The CoApt Valve™ is one of the veterinary medical devices we are currently working on. It is a transcatheter valve device which can be used to treat dogs with degenerative mitral/tricuspid valve disease.
Degenerative valve disease is a very common problem in dogs. Small breed dogs, including Cavalier King Charles Spaniels, poodles, terriers, among others, are most commonly affected. Currently there is no medical cure. This disease causes the mitral or tricuspid valve leaflets to become abnormally thickened. This hinders the valves ability to form a tight seal between the atrium and ventricle. As a result, blood in the ventricle now flows back into the atrium through the leaky valve (known as regurgitation) instead of moving forward from the ventricle into the aorta or pulmonary artery. The condition is progressive and over time the valve will continue to degrade until the heart can no longer compensate. The result is congestive heart failure, a condition in which edema fluid fills the lungs. Medical therapy can help control the clinical signs, but eventually most dogs die of the disease.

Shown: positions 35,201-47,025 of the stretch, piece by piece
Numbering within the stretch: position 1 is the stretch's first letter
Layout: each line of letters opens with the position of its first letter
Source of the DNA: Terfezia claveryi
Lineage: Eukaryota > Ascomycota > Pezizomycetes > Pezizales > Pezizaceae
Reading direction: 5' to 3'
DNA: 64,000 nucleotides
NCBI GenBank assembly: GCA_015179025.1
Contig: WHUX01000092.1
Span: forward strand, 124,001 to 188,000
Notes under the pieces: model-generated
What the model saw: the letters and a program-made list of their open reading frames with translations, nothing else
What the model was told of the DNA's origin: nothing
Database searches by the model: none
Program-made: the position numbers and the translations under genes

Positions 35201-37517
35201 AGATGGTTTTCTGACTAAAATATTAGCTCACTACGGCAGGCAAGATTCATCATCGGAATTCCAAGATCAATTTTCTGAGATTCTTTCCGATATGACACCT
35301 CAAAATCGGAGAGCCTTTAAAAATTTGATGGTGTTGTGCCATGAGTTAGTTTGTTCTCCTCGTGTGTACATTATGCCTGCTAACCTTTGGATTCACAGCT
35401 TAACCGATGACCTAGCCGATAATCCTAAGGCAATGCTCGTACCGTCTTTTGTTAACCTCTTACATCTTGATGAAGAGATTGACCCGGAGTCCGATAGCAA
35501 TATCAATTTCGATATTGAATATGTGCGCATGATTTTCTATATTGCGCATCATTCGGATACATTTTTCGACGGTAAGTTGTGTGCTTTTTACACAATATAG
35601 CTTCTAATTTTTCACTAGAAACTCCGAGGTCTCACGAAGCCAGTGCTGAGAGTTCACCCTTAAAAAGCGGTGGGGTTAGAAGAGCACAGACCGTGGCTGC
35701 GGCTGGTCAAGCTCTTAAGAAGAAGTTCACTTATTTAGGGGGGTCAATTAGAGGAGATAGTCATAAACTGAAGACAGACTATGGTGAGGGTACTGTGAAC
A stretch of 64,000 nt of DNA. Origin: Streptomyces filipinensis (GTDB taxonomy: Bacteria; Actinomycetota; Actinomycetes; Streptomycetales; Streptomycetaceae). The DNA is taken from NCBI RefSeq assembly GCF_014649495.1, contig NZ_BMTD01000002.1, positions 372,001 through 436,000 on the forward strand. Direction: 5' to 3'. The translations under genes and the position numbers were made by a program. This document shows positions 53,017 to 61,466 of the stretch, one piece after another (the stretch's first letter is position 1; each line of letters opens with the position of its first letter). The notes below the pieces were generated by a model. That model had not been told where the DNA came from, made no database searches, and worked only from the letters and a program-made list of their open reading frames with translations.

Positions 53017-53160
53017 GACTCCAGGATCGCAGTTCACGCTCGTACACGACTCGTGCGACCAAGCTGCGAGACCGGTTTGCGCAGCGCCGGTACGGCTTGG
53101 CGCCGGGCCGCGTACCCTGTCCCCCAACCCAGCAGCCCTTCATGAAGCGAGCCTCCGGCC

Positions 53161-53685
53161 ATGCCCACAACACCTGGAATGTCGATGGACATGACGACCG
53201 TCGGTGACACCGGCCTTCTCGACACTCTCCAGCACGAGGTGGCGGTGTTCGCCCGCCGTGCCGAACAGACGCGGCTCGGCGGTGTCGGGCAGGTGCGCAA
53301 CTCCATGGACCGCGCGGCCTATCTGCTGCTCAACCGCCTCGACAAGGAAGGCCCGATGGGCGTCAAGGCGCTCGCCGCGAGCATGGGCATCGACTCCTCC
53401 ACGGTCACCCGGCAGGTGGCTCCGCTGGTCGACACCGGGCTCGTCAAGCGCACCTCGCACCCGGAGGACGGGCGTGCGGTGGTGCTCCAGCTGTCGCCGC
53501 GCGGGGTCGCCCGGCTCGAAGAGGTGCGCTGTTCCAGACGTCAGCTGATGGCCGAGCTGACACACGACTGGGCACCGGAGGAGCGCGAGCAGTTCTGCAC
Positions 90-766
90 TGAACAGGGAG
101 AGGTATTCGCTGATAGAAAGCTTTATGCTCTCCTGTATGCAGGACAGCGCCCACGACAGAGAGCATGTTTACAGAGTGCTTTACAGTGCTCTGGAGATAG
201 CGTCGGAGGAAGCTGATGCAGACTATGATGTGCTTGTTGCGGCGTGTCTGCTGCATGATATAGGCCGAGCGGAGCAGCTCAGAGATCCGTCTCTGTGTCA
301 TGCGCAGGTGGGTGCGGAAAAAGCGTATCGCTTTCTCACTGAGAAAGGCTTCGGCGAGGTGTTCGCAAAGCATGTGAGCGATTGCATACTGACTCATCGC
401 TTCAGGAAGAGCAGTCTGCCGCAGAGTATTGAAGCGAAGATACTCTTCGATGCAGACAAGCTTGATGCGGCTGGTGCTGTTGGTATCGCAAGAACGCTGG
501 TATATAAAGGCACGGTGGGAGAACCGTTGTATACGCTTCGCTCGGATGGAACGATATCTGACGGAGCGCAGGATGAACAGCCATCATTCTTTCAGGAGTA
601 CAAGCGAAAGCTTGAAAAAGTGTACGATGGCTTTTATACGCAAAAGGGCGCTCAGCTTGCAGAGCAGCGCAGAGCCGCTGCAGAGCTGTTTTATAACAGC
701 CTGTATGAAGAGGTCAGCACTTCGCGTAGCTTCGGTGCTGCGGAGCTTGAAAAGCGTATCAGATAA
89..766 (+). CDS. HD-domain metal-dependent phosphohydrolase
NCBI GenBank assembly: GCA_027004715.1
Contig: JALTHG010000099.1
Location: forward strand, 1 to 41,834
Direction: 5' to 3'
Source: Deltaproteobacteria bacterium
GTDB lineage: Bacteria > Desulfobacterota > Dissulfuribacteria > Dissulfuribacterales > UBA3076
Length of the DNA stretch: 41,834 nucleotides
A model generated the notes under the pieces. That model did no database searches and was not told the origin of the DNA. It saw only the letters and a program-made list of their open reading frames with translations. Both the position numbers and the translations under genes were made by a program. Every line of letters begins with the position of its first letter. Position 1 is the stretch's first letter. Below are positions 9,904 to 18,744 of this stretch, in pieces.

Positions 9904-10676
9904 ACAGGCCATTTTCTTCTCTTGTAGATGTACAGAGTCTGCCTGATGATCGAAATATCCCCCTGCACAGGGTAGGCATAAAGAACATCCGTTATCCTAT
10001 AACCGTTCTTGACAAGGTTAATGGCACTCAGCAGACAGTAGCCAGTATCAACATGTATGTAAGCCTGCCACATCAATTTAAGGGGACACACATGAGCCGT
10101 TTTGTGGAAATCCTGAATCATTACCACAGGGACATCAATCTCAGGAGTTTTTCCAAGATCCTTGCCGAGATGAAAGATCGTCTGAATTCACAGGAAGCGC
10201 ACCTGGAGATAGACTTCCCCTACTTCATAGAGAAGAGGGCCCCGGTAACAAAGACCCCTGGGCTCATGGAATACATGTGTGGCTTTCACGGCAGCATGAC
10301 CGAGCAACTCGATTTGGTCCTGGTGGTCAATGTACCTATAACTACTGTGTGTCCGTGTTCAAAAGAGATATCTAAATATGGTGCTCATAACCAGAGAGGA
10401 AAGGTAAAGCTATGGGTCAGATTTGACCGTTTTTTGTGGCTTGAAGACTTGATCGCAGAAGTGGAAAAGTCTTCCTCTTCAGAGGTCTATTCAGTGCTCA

Pictured to the left is an echocardiogram image showing mitral valve regurgitation.
Medical therapy for severe degenerative valve disease is palliative at best in both dogs and in man. The definitive treatment for severe degenerative valve disease in man is surgical valve replacement or repair. Surgical valve repair options in dogs have intrinsic limitations and is not available at most veterinary specialty centers or universities. Transcatheter valve replacement is a potential new therapeutic option that avoids the limitations and complications of open heart valve replacement or repair. It would also be more accessible, less expensive and much less invasive compared to surgical repair or replacement.
Ultravet Medical Devices has already developed a prototype of the CoApt Valve which can be viewed below. Once final prototyping has been completed we plan to begin clinical trials to be conducted at various specialty veterinary animal hospitals across the United States.